A new study has revealed the technique that two major groups of microbes use to survive below the Earth’s surface. These microbes are examples of ancient, early life on Earth. A publication in Frontiers in Microbiology first indicated that these microbes survive based on symbiotic relationships, however, new research indicates that these groups can survive independently using an ancient form of energy production.
“These microbes, which belong to the groups Patescibacteria and DPANN, are really special, really exciting examples of the early evolution of life,” said Ramunas Stepanauskas, an author of the paper. “They may be remnants of ancient forms of life that had been hiding and thriving in the Earth’s subsurface for billions of years.”
Ramunas Stepanauskas is also a senior research scientist at Bigelow Laboratory for Ocean Sciences. He and his team used bioinformatics and advanced molecular techniques to analyze thousands of microbial genomes. Upon reading their genetic code, it was revealed that these microbes don’t have the ability to traditionally “breathe” to synthesize ATP.
Instead, these groups of microbes rely on an ancient form of energy production by fermentation. This type of energy production isn’t new – even human muscles undergo fermentation after heavy exercise. However, these are just supplementary sources of energy. These groups of microbes use fermentation as the only source of energy, a technique that is ancient and thought to have been extinct.
“Our findings indicate that Patescibacteria and DPANN are ancient forms of life that may have never learned how to breathe,” Stepanauskas said. “These two major branches of the evolutionary tree of life constitute a large portion of the total microbial diversity on the planet—and yet they lack some capabilities that are typically expected in every form of life.”
Fermentation is narrowly defined as the extraction of energy from carbohydrates in the absence of oxygen. This means that these organisms can even survive in the presence of little to no oxygen, deep beneath the Earth’s surface. It was previously speculated by scientists that the groups of microbes, Patescibacteria and DPANN, must exist only in symbiotic relationships due to their simple genetic nature.
However, there was no evidence found that most relationships are symbiotic. In fact, it was found that most of these microbes live independently using fermentation as a source of energy. “Dependence on other organisms is a feature of life,” said Jacob Beam, a former postdoctoral researcher at Bigelow Laboratory and the lead author of this study. “There are no absolutes in biology, and our research shows that microbes can vary along the spectrum of interdependencies.”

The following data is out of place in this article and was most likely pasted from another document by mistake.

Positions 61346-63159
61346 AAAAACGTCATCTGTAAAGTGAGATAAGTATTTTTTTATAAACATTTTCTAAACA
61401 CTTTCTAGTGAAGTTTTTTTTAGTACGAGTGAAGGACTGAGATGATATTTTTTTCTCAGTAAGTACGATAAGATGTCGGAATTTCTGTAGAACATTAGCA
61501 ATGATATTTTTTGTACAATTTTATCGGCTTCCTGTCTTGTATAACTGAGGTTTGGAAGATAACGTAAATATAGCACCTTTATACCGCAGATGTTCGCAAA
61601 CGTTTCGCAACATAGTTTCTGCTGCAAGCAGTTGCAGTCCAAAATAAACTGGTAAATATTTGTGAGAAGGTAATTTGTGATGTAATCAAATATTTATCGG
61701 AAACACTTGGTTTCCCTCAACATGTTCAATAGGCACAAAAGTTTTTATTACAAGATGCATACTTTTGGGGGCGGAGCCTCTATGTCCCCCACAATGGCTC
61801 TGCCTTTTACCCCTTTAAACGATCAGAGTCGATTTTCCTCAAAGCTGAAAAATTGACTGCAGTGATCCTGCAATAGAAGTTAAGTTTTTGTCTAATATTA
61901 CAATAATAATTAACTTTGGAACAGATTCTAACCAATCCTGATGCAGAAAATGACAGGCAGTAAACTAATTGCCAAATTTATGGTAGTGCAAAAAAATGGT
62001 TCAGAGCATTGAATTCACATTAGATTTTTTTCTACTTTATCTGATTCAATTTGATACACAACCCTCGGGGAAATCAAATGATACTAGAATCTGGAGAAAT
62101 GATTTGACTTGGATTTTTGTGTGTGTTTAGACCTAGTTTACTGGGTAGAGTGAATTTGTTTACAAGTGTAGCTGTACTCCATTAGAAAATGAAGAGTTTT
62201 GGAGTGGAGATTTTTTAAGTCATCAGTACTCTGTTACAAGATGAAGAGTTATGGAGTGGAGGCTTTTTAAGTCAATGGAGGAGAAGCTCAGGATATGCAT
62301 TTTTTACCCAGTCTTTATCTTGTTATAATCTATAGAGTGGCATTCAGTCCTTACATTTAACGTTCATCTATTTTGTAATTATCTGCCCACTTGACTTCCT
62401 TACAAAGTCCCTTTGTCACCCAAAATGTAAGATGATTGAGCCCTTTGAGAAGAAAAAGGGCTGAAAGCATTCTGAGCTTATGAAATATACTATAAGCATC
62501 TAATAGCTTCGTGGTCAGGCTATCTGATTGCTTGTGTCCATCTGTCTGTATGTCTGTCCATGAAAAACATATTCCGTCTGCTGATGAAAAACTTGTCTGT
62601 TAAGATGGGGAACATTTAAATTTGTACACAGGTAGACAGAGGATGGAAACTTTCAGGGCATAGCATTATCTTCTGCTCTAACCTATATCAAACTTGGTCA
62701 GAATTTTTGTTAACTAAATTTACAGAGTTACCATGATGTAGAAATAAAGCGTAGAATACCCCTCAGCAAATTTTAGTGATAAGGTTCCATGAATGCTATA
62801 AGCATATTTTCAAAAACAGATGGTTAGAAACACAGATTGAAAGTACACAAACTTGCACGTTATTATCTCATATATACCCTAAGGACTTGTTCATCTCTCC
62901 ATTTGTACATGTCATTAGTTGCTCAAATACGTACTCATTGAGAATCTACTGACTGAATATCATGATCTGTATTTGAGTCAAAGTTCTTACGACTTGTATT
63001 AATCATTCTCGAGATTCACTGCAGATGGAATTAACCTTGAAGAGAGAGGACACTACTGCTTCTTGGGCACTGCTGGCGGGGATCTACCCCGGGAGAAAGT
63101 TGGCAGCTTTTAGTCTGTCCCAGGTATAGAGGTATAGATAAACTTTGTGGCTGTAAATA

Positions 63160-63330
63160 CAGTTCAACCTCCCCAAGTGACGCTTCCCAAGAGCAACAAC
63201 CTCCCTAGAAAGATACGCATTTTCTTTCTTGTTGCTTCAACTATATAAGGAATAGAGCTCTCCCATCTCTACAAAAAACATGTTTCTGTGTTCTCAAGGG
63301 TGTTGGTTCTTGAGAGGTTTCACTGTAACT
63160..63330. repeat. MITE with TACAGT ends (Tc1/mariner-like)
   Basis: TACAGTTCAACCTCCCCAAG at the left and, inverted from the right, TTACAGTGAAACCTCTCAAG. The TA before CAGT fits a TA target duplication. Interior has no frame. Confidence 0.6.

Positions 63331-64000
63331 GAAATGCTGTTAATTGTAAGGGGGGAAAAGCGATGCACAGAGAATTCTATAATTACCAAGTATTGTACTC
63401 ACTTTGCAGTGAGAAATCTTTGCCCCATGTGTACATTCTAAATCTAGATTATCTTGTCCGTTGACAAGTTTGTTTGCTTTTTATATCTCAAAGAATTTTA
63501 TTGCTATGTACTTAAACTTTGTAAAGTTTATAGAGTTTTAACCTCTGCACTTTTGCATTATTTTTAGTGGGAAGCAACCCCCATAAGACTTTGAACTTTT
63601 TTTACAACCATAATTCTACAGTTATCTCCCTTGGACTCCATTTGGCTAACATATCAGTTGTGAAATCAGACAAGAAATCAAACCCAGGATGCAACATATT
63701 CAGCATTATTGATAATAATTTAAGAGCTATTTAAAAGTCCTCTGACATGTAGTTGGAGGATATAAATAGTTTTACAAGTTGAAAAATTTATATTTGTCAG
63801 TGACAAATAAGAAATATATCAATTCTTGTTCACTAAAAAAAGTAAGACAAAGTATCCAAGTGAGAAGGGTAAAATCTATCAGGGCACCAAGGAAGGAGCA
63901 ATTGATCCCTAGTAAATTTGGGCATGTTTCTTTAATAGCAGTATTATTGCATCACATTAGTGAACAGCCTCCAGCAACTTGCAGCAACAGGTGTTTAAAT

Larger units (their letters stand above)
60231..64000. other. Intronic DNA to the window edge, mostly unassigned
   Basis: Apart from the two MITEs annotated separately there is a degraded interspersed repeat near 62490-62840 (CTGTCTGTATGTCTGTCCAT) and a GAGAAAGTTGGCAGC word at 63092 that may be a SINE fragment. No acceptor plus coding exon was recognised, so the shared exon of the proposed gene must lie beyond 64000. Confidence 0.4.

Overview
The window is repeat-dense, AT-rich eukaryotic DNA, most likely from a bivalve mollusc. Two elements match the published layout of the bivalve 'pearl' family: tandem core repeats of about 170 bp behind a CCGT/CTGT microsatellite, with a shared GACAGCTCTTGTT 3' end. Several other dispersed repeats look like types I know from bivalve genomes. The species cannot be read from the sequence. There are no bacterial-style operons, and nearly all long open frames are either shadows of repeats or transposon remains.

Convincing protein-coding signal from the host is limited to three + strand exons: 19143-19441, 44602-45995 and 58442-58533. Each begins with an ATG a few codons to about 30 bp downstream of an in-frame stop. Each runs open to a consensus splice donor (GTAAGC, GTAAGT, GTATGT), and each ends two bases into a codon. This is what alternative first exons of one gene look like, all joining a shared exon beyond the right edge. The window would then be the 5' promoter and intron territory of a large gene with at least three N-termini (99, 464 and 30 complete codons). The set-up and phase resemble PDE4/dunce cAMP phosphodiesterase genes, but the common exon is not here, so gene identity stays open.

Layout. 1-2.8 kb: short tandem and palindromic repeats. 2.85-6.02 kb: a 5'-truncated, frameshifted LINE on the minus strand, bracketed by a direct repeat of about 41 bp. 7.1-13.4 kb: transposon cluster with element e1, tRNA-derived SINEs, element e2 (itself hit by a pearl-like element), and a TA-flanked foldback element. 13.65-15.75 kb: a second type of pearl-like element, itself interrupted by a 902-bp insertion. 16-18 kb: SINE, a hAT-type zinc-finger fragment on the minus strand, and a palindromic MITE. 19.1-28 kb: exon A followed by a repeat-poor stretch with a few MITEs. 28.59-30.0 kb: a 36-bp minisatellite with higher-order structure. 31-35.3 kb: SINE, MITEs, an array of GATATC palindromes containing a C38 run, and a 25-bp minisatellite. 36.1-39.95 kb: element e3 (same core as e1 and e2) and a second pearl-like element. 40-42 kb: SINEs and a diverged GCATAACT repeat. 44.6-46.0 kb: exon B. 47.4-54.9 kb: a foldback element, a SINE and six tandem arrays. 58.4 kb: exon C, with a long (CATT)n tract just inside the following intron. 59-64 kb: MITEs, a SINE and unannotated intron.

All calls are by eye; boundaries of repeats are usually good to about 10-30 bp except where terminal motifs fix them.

This research was conducted in collaboration with Bigelow Laboratory Bioinformatics Scientist Julie Brown, Research Scientist Nicole Poulton, former Postdoctoral Research Scientists Eric Becraft and Oliver Bezuidt, and Research Experience for Undergraduates intern Kayla Clark. An international team of scientists also contributed to field, lab, and computational analysis work.
The most interesting takeaway from this research is the wider spectrum where the findings can be applied. Since it was found that life such as Patescibacteria and DPANN can survive with very little energy, it would be safe to assume that these conditions would also need to be present for life on other planets such as Mars to survive.
“This project would not have been possible without the collaboration of this diverse group of scientists collecting samples around the world and uniting their expertise,” Beam said. “Through the collaboration of a global group of scientists working together, we know more about the inner workings of these microbes that form a major fraction of the total biodiversity on our planet.”
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